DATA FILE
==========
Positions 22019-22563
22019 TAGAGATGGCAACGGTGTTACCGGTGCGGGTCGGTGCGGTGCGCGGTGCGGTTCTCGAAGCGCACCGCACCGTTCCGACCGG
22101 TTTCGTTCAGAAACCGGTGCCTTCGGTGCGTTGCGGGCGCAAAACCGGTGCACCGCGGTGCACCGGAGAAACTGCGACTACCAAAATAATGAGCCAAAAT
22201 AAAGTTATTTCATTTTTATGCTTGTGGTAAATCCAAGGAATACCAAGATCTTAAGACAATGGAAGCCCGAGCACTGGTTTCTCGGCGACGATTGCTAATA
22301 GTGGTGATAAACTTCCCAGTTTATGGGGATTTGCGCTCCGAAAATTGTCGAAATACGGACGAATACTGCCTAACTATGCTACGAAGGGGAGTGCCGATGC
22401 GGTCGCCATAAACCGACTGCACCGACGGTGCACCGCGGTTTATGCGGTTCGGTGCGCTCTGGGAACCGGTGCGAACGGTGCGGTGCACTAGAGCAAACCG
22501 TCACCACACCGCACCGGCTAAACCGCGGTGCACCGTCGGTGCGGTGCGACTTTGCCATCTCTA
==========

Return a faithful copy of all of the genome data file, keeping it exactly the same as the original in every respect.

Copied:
Positions 22019-22563
22019 TAGAGATGGCAACGGTGTTACCGGTGCGGGTCGGTGCGGTGCGCGGTGCGGTTCTCGAAGCGCACCGCACCGTTCCGACCGG
22101 TTTCGTTCAGAAACCGGTGCCTTCGGTGCGTTGCGGGCGCAAAACCGGTGCACCGCGGTGCACCGGAGAAACTGCGACTACCAAAATAATGAGCCAAAAT
22201 AAAGTTATTTCATTTTTATGCTTGTGGTAAATCCAAGGAATACCAAGATCTTAAGACAATGGAAGCCCGAGCACTGGTTTCTCGGCGACGATTGCTAATA
22301 GTGGTGATAAACTTCCCAGTTTATGGGGATTTGCGCTCCGAAAATTGTCGAAATACGGACGAATACTGCCTAACTATGCTACGAAGGGGAGTGCCGATGC
22401 GGTCGCCATAAACCGACTGCACCGACGGTGCACCGCGGTTTATGCGGTTCGGTGCGCTCTGGGAACCGGTGCGAACGGTGCGGTGCACTAGAGCAAACCG
22501 TCACCACACCGCACCGGCTAAACCGCGGTGCACCGTCGGTGCGGTGCGACTTTGCCATCTCTA